Two footballers, a winner and a loser
(Photo via fourfourtwo.com)
The UEFA Champions League final took place last weekend. The team expected to win, Real Madrid (a record holder in this competition) won 3-1. The challenger to the throne, Liverpool FC, was vanquished with some ease.
No news there, so why are we discussing it this Sunday?
I want to zoom in on two footballers today: Real Madrid’s captain, Sergio Ramos, who lifted the trophy for his team for the third year in a row; and Mohammed Salah, Liverpool’s lightning-quick Egyptian forward. One epitomizes all that is wrong with modern life; the other tries to do things the right way. One of them was injured badly during the game and now faces the prospect of missing out on the forthcoming World Cup tournament.
Mohammed Salah has been a revelation this season: he has broken all sorts of goal-scoring records with his new team, and was England’s footballer of the year. He was the main threat to Real Madrid in its attempt to clock a trio of back-to-back titles. He therefore had to be taken out of the reckoning. And Sergio Ramos is just the man to take people out.
Very early in the game, Ramos grabbed Salah by the arm, kept holding on to him as they fell together, executed a near-perfect judo flip, and made sure he landed on Salah with all his weight as they hit the deck together. Salah writhed on the floor in obvious pain; tried briefly to continue; then left the pitch in tears as he saw his Champions League and (possibly) his World Cup hopes disappear before his eyes.
The referee took no action. Ramos smirked as Salah left the pitch. Job done. He then moved his attention to other key players: Liverpool’s goalkeeper, Loris Karius, who was elbowed craftily in the head when the ball was elsewhere; and striker Sadio Mané, whom Ramos tried to get sent off after faking an eye injury when he had not even been touched.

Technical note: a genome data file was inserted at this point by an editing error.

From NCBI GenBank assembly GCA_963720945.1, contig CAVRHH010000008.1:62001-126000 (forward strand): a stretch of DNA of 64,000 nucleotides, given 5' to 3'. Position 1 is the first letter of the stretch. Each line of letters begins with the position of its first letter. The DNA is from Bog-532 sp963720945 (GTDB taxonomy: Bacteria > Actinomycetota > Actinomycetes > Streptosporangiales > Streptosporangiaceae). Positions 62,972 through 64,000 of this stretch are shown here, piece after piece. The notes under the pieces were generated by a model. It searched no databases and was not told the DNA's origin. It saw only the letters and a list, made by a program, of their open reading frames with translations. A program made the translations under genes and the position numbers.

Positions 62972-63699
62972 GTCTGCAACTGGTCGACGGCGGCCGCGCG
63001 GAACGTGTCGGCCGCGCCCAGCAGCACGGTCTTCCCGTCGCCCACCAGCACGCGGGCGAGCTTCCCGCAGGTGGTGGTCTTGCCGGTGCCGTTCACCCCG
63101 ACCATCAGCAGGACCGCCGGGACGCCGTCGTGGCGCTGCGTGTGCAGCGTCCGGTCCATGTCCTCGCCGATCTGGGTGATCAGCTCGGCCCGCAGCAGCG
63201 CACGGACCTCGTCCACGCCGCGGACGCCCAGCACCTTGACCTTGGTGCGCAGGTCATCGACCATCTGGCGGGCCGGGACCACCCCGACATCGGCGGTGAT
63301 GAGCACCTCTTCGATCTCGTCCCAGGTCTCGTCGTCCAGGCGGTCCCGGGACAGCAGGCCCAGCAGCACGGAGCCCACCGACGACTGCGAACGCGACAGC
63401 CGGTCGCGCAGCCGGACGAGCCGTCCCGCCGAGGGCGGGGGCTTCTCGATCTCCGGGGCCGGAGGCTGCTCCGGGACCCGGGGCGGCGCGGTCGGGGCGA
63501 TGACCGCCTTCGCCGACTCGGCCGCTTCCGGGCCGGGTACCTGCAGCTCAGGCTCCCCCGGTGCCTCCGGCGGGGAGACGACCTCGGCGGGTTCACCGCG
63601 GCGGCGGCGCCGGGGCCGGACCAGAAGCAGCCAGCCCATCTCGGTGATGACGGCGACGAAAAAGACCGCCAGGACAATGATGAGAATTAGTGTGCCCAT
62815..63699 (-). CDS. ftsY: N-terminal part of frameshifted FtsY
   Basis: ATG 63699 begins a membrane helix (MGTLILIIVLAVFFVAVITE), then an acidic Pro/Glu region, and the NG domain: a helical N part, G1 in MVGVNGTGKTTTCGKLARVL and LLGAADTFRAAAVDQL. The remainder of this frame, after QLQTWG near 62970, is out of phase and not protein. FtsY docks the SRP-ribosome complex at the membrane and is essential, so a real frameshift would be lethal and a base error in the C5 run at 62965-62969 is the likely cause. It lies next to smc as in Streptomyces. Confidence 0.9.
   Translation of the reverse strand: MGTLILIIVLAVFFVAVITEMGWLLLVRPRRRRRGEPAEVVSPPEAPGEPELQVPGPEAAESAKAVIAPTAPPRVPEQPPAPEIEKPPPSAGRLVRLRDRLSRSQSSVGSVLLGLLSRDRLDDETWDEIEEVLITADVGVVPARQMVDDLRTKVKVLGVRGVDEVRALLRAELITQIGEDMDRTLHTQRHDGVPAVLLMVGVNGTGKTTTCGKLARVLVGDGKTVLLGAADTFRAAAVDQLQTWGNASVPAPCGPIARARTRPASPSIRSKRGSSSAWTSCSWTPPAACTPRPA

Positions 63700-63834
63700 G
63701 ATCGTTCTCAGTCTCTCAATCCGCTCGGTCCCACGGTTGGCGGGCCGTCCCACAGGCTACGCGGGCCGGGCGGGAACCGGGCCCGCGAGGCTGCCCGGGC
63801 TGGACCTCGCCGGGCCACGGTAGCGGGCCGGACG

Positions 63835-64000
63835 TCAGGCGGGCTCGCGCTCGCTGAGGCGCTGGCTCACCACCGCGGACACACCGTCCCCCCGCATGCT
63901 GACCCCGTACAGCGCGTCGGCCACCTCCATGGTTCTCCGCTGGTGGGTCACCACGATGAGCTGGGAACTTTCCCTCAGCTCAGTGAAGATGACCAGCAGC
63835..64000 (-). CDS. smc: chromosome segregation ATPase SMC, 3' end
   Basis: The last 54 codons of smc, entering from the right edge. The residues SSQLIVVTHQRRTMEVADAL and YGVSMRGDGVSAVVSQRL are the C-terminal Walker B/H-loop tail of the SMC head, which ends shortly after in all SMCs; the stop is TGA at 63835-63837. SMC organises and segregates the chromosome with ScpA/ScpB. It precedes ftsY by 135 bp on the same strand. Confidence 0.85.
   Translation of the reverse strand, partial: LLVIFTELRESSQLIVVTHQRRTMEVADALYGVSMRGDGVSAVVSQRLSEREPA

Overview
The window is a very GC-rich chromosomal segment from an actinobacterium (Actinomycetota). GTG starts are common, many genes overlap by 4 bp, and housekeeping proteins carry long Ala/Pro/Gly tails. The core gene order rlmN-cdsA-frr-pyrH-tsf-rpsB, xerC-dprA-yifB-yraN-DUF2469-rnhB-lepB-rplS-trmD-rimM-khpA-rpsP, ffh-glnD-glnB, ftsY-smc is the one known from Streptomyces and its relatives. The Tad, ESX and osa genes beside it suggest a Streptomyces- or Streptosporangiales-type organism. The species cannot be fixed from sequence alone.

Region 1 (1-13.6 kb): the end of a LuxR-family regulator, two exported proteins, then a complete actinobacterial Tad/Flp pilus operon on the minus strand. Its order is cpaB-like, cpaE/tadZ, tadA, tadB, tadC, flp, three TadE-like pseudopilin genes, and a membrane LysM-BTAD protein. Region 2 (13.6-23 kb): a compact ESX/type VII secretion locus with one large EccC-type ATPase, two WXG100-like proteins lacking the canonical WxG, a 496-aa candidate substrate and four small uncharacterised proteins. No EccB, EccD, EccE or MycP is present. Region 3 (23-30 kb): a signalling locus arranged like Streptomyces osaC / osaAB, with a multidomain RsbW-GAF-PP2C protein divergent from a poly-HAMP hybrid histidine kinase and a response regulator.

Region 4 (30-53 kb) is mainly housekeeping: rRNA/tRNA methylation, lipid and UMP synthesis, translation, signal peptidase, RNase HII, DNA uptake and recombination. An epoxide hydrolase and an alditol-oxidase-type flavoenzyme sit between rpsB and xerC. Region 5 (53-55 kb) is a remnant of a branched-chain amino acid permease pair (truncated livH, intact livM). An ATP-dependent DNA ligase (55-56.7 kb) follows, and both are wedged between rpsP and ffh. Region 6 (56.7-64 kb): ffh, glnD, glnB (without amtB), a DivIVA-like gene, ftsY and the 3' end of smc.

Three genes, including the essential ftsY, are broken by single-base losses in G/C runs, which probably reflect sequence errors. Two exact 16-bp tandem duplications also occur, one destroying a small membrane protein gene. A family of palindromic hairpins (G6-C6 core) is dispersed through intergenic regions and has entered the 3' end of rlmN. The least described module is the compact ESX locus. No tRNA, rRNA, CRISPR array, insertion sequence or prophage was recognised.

It all worked. Liverpool were left without their most potent attacker; and then suffered a meltdown when their goalkeeper committed two bizarre blunders. The glory was Real’s and their “legendary” captain Ramos took the trophy home.
I am writing about this because I think all lovers of football, and of fair play in life, should be outraged and refuse to accept this.
Real Madrid is a team of legendary players, some of the best talents ever assembled together. They don’t need to do this – and yet they do, year after year. The head assassin is always Ramos, who has a long record of nasty fouls, vile provocation and fake injuries aimed at key opponents. It’s not just him; this team (and many others these days) see this part of the game as vital if you want to be “winners.”
Many footballers and parents can be heard saying these days that talent and dedication alone are not enough; you have to be “smart” and know how to win. You don’t win just by being good footballers; you also have to practice the dark arts.
So Mohammed Salah, who works incredibly hard and is by all accounts a humble and devout man, gets carried off; while the snide and nasty Ramos gets plaudits and bouquets. I was watching the game with my son; what should I tell him about success? Be like Salah if you like, kid, but there are no guarantees; if you want assured success, be like Ramos: game it, rig it, fix it in your favour. Just be clever enough not to get caught…
Because that is what success has increasingly become. The match referee in the final did not seem to notice a single thing wrong that Ramos did; UEFA will not look at video footage to take retrospective action. And so the Real/Ramos formula is clear; don’t rely on talent or hard work or luck; do the thing that guarantees wins. Cheat.
If this is the world we want for our kids, then let’s all look away as the scum of society rise to the top. Let’s clap as the liars, fraudsters, scammers and spivs take over our worlds, make all the money and grab all the trappings of success. Let’s watch as the beautiful game itself suffers, and actually playing it well becomes optional.
If we refuse to express our outrage or acquiesce in the face of degradation of rules and fair play, let’s also do nothing as our worlds are run and dominated by the worst, most corrupt amongst us and regulators are made irrelevant.
Or did we already do that?
(Sunday Nation, 3 June 2018)
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